Need To Know: Cell Phone Safety Tips and Privacy Tips

by Barbara J. Feldman on October 18, 2007

At a time when cell phones are as much of a necessity for some as their car keys and wallets, it is important to be aware of what kinds of dangers are present when you choose to use a cell phone. Cell phone safety and privacy are not things that you would generally think about. However, the possibility of physical harm and of harm resulting from the theft of your private information is real and needs to be minimized.

The most important rule to follow in cell phone safety is to avoid using your phone while driving. There has been a dramatic increase in the number of car accidents and car accident fatalities where the culprit is a distracted driver who was using a cell phone. This has become such a serious problem that some state and local law enforcement authorities have put a ban on the use of cell phones while driving. Although your area may not be banned from using cell phones on the road, it is vital that you understand the risks that you are taking not only to yourself but to others as well when you talk on the phone and drive distracted. If you must speak on the phone while driving, get a hands-free device, never engage in emotional conversations, and never take your eyes off the road.

Although having someone eavesdrop on your cell phone conversations is illegal, it is nonetheless possible to do if someone has the right equipment. All that eavesdropping on a conversation really involves is intercepting the right radio waves and converting them back to the right equipment. Analog phone users are especially at risk for eavesdropping. The easiest way to protect your private conversations from eavesdroppers is to simply make sure that there is no one around you who is able to hear what you say and to avoid talking about extremely personal matters over the phone.

The information stored in your cell phone could be more revealing than you realize. Many people use their cell phones to activate their credit cards, therefore leaving a trace of that credit card information right on their phone. Recently received and called numbers are also logged on your cell phone. Make sure that you erase credit or social security numbers if you have to punch them into your phone. This is especially true if you have a hand-held device built into your phone. Be extremely cautious with what kind of information you put on your agenda. Use abbreviations or keywords if necessary in order to not divulge information that you would rather keep private.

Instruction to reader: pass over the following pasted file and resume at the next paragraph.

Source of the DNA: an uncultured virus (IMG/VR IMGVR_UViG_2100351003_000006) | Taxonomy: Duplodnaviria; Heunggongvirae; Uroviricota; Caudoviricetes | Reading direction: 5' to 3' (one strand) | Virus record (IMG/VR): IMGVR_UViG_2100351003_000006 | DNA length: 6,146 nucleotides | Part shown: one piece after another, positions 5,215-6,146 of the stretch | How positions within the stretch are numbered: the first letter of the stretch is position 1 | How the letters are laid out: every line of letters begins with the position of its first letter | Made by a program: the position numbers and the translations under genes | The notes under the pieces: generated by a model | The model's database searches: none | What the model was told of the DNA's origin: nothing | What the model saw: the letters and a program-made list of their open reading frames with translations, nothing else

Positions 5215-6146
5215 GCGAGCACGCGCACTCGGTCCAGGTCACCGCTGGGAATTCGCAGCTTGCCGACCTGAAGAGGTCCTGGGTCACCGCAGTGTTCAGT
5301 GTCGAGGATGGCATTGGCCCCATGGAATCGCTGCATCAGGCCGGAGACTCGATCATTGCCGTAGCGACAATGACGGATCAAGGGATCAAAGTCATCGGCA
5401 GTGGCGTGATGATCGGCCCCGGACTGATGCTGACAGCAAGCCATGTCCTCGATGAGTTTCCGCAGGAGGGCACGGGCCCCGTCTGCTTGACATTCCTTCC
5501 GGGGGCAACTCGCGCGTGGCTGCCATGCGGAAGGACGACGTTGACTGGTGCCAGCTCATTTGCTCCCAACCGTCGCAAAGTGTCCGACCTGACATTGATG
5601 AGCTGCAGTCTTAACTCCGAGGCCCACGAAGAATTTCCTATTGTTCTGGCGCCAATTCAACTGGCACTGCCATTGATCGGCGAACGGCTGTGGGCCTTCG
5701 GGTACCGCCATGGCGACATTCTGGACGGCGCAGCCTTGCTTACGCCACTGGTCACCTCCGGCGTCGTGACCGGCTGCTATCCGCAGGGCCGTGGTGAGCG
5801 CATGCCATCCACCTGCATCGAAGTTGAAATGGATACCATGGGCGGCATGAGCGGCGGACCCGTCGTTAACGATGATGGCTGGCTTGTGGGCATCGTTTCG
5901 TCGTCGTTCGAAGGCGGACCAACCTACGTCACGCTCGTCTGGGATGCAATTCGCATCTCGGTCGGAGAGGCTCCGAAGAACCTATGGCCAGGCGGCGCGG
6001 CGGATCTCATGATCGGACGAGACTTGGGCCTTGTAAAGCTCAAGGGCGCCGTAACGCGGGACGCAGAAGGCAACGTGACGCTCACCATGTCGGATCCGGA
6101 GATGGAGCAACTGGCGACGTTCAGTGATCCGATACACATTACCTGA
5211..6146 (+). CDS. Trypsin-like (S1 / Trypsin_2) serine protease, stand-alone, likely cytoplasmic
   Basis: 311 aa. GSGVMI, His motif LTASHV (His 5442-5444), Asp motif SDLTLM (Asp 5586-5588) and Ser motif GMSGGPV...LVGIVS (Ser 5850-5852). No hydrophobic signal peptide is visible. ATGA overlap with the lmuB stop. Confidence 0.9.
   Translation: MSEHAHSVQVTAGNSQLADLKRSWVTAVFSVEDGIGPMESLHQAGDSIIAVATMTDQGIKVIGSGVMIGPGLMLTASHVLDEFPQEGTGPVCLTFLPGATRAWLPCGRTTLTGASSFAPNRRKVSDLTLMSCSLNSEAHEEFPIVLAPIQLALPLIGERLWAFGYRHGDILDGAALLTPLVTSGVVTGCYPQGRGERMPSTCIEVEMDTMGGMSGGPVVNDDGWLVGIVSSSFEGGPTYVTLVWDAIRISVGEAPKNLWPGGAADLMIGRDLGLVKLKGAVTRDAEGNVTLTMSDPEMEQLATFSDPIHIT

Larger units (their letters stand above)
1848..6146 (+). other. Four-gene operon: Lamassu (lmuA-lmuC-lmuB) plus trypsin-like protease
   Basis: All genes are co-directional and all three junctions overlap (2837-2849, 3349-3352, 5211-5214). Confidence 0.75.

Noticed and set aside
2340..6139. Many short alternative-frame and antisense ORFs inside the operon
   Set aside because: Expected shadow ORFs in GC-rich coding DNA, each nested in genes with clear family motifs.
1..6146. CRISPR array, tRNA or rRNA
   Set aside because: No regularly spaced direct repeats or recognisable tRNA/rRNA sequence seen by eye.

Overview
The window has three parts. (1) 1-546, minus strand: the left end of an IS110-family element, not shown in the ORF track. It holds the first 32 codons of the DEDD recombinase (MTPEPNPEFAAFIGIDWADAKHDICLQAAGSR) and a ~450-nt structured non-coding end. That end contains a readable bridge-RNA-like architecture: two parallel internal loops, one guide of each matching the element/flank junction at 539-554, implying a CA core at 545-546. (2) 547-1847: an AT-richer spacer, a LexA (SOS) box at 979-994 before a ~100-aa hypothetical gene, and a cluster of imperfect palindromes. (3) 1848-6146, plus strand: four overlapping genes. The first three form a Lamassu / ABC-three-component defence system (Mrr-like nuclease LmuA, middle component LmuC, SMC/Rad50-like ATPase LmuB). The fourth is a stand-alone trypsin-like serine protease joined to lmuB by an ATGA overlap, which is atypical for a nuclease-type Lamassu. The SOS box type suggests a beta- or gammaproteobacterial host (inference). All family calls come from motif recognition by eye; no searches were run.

Keep your contact list information to a minimum. You should only need a name and a number for each person in your contact list. Storing more personal information than that can put your contacts at risk if your phone is ever lost or stolen. Obviously you will want to completely erase all information on your cell phone before throwing it away or giving it to someone else. If you have had text message conversations with any of your contacts that you would rather keep private make sure to erase them from your phone.

As of 2005, cellular phones are required to have a GPS feature on them that can track your location. The reasoning behind this is so that 911 can find you in the case of an emergency. If you are concerned about someone else other than safety officials being able to track you, you can turn off this feature. However keep in mind that not having your GPS feature on can be very dangerous if you ever need help and are unable to tell dispatchers where you are.

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Cite This Page

Feldman, Barbara. "Need To Know: Cell Phone Safety Tips and Privacy Tips." Surfnetkids. Feldman Publishing. 18 Oct. 2007. Web. 16 Jul. 2014. <http://www.surfnetkids.com/tech/1203/need-to-know-cell-phone-safety-tips-and-privacy-tips/ >.